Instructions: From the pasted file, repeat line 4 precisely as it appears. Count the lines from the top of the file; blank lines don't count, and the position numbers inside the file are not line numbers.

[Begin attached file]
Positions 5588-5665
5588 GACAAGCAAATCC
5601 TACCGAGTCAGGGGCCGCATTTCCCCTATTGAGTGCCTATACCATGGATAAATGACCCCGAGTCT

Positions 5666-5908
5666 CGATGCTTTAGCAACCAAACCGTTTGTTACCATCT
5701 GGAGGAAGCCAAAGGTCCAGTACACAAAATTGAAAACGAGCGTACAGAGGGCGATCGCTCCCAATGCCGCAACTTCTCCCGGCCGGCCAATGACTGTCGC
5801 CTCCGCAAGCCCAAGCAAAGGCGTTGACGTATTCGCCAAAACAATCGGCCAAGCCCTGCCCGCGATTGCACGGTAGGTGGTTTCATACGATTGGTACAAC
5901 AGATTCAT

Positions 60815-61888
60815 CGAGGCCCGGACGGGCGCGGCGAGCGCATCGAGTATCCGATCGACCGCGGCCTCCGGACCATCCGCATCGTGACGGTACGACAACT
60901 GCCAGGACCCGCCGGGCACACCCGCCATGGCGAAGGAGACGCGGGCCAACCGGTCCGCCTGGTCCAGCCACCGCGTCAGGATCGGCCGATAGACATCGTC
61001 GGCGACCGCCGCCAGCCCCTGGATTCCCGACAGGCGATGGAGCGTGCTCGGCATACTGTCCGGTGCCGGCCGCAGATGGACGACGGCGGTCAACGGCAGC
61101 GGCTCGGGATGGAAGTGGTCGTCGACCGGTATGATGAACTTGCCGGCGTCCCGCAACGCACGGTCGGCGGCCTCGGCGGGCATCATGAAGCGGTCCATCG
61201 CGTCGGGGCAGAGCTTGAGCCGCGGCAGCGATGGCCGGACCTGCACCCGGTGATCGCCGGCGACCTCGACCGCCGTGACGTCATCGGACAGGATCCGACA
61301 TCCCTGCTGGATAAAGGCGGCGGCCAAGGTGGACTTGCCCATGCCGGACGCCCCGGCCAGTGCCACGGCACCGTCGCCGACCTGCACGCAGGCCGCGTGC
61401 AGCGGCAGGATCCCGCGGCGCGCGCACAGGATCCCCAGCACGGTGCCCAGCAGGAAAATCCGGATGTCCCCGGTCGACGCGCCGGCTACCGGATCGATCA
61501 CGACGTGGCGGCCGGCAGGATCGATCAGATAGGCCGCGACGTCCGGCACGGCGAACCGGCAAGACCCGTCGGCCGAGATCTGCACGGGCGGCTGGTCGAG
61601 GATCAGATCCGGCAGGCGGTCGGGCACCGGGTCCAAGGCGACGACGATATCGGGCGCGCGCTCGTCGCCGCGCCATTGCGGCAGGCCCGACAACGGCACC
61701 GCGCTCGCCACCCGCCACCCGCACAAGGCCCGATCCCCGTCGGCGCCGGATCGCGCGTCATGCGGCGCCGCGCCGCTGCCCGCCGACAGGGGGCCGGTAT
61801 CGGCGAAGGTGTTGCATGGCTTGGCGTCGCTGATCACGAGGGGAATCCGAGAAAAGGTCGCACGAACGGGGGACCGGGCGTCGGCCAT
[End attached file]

Positions 5666-5908